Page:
Mobile – What I Want

Every last electronic device I’ve owned in the past 8 years – save the wonderful Win 7 Ultimate 64 bit workstation I built bottoms up – has largely been a great disappointment. And that goes double for all my mobile devices.

Would somebody please explain to me how my beloved electronics industry could so betray our love by building devices where the single most important design element seems to have been planned obsolescence?

Why could we buy nicely spec’d laptops in 2005 for $600-1000 but now those same laptops cost at least double that and they are no longer capable of being upgraded?

And who asked those bastards at Google for their damned Chromebooks anyway? Yes, they are/were cheap but patently useless for anything other than internet access. Oh, you want to store all your photos, music, and whatnot on them? Sorry, they’ve only have 128Gb of storage. But please feel free (oh, sorry – pay) to save your data on one of Google’s cloud servers.

If you bought an Android phone or tablet in the last few years did you notice just how quickly it became an unsupported piece of obsolete trash?

I have been giving some thought to what I want in my next mobile device and I’ve pared it down to what appears to be the obvious. I want Microsoft (or someone) to make good on the promises provided by extreme miniaturization (think 10nm SoC) and other technologies like SSD M.2, 4G LTE, NFC, and USB 3.X to finally provide a cellular phone sized PC.

In November, Microsoft CEO Satya Nadella told the Australia Financial Review that Microsoft is working on the “ultimate mobile device,” admitting that the Redmond-based company “missed the mobile boom.”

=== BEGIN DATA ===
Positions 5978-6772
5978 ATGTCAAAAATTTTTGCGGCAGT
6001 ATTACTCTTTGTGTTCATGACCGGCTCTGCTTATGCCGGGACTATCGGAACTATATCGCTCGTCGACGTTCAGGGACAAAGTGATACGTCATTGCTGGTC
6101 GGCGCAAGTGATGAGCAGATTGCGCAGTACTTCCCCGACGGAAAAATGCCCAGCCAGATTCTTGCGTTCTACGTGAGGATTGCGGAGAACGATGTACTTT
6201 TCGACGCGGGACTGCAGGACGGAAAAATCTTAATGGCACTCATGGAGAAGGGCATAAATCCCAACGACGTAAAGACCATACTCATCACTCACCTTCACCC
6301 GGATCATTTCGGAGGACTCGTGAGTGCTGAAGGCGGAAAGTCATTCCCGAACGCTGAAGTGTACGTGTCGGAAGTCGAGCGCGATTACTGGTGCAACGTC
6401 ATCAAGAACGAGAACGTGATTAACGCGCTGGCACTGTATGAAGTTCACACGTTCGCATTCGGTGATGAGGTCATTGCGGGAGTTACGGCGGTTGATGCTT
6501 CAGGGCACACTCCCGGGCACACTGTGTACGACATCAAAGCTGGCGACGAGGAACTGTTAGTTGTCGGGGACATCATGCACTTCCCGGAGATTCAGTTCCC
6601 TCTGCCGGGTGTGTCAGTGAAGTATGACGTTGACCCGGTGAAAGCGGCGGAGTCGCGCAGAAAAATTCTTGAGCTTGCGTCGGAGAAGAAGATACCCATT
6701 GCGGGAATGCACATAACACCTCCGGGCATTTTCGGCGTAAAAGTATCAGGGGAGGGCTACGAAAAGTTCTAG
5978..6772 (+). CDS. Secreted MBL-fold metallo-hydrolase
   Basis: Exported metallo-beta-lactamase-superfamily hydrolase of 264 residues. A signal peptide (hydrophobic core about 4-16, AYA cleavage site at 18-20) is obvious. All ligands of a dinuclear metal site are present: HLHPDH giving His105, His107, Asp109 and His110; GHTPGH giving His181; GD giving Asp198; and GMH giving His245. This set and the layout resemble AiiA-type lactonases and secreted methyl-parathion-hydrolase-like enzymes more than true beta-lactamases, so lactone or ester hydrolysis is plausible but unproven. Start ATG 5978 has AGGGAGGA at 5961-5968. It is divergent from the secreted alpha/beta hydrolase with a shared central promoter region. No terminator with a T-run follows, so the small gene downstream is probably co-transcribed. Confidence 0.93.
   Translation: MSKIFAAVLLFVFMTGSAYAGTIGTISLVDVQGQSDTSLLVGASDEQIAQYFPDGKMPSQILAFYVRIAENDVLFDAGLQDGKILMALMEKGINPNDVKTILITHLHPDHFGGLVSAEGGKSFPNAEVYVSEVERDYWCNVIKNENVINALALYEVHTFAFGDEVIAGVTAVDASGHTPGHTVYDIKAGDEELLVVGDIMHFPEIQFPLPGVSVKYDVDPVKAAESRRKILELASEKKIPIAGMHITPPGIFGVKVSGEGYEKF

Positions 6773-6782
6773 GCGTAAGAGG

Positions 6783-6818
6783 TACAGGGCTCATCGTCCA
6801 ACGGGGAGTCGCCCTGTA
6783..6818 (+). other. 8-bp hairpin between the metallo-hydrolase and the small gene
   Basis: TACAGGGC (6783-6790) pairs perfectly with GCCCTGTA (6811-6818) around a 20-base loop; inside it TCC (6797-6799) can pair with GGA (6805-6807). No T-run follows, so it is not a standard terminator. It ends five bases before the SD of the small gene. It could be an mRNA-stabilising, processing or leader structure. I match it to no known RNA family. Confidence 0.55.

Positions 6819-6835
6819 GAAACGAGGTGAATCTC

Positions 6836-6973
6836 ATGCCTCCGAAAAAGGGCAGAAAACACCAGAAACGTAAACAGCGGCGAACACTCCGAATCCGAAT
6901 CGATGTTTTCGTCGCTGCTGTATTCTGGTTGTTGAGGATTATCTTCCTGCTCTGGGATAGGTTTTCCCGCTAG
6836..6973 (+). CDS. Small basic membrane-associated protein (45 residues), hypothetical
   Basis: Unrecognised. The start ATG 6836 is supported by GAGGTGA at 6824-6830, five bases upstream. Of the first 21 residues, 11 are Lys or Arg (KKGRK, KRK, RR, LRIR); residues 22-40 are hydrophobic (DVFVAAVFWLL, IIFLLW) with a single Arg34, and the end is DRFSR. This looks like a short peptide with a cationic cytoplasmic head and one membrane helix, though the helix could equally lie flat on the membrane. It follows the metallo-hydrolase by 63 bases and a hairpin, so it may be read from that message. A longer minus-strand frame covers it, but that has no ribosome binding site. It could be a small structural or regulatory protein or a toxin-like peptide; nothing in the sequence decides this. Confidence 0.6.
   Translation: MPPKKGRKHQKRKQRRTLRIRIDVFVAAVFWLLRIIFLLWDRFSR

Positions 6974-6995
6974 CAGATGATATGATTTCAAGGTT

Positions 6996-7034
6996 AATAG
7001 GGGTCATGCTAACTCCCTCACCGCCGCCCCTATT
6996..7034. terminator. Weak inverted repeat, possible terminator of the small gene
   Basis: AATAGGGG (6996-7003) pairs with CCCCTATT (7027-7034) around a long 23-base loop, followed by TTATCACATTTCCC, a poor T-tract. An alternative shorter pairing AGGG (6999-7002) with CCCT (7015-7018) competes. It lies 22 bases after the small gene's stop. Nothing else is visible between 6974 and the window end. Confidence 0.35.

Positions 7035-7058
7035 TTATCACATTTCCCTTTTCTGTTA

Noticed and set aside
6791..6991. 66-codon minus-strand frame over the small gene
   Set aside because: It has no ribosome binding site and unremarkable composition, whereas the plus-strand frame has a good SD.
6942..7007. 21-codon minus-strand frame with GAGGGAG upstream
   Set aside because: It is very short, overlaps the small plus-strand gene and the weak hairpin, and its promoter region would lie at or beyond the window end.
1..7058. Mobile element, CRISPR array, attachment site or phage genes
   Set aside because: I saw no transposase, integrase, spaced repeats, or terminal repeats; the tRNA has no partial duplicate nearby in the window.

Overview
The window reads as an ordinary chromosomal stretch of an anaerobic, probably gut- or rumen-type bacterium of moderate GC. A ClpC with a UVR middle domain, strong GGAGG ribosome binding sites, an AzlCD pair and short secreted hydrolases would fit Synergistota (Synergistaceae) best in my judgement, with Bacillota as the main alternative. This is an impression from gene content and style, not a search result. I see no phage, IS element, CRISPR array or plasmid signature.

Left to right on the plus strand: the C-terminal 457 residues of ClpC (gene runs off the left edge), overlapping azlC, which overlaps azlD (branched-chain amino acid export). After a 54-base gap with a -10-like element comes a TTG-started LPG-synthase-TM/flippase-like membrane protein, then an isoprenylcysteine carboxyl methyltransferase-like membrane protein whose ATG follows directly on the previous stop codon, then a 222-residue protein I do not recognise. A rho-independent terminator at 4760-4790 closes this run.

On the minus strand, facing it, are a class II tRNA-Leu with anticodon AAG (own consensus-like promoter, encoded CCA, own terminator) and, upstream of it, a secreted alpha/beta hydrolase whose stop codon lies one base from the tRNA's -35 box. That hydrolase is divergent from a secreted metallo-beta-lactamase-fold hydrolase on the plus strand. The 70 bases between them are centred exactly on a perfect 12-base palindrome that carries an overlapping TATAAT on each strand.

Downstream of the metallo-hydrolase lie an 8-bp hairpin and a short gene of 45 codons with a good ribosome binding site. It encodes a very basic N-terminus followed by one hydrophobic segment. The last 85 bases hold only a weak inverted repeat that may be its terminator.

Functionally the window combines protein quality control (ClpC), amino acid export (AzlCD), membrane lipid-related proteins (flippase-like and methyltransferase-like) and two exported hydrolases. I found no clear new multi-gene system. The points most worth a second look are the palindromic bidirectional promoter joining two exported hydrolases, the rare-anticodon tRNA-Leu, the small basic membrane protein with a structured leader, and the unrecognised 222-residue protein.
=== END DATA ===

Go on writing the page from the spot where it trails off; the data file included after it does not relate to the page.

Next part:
No shit, Sherlock.

The message I want to deliver is this –

Dear Mr. Nadella: I want a mobile device that is both modular and interoperable with all my other devices. Modular, meaning I can re-image the OS at will (should it become corrupt or I desire another flavor or another version). And modular in that I can replace or otherwise upgrade all of its respective pieces including memory, storage, and battery. And interoperable, meaning the apps are all integrated and hence all able to work together and share data just like the Microsoft Offices apps. And the filesystem must be robust enough to work with other systems making the copying and exchanging of even the largest video files seamless.

PS – And lastly, the ‘ultimate mobile device’ needs not just to make phone calls but also is capable of attaching to all computer peripherals up to including the ability to drive multiple large home or office monitors.

And you know, Microsoft, this is your last chance before loyal fans like me dump you for one of those many available Linux distros out there. So you coming out with just another damned Windows phone is not an option this late in the game. You truly need to deliver on an ultimate mobile device just like your CEO said in November.


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